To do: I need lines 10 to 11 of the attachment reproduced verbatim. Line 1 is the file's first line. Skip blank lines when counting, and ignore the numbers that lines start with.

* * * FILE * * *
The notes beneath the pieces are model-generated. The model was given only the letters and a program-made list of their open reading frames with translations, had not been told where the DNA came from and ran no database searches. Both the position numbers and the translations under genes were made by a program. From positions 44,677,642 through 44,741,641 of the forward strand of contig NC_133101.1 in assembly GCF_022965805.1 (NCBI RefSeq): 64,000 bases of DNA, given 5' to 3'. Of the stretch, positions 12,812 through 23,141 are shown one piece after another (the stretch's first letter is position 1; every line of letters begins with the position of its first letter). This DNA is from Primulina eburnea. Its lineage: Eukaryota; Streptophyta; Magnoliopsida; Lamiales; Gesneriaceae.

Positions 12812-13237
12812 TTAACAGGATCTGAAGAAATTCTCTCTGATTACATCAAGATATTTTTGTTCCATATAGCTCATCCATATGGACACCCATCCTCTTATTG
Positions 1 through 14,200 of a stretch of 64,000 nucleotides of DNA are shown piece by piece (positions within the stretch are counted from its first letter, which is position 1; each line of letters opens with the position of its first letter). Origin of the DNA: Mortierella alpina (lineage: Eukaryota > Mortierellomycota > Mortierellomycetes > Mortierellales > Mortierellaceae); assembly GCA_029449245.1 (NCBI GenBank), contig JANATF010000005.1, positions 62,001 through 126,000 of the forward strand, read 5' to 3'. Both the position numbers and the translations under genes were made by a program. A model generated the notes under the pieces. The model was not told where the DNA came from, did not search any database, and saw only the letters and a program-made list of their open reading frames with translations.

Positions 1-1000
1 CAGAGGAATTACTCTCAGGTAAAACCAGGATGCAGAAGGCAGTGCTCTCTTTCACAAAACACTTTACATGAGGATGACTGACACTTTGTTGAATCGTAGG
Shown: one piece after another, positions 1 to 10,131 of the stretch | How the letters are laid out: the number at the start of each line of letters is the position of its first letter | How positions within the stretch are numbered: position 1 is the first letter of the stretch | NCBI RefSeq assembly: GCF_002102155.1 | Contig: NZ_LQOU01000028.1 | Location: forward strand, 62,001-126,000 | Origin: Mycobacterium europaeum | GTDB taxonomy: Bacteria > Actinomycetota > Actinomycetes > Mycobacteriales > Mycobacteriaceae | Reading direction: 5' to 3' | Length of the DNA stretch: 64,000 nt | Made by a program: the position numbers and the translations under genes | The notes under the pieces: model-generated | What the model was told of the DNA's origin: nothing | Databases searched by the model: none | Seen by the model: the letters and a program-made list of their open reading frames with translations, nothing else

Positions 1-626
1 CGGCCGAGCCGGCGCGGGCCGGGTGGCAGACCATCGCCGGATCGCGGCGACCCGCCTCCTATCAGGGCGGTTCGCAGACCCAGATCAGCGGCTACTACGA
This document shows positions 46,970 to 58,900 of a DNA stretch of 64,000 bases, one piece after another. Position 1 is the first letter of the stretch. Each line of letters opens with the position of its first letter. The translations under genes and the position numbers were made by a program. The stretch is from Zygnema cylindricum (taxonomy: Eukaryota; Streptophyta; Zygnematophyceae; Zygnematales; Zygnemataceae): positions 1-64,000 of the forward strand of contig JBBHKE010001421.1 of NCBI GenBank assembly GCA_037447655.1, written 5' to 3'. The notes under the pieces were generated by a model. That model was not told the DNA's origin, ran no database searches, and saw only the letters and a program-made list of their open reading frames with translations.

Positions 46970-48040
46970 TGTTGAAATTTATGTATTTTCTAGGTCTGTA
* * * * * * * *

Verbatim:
This document shows positions 46,970 to 58,900 of a DNA stretch of 64,000 bases, one piece after another. Position 1 is the first letter of the stretch. Each line of letters opens with the position of its first letter. The translations under genes and the position numbers were made by a program. The stretch is from Zygnema cylindricum (taxonomy: Eukaryota; Streptophyta; Zygnematophyceae; Zygnematales; Zygnemataceae): positions 1-64,000 of the forward strand of contig JBBHKE010001421.1 of NCBI GenBank assembly GCA_037447655.1, written 5' to 3'. The notes under the pieces were generated by a model. That model was not told the DNA's origin, ran no database searches, and saw only the letters and a program-made list of their open reading frames with translations.

Positions 46970-48040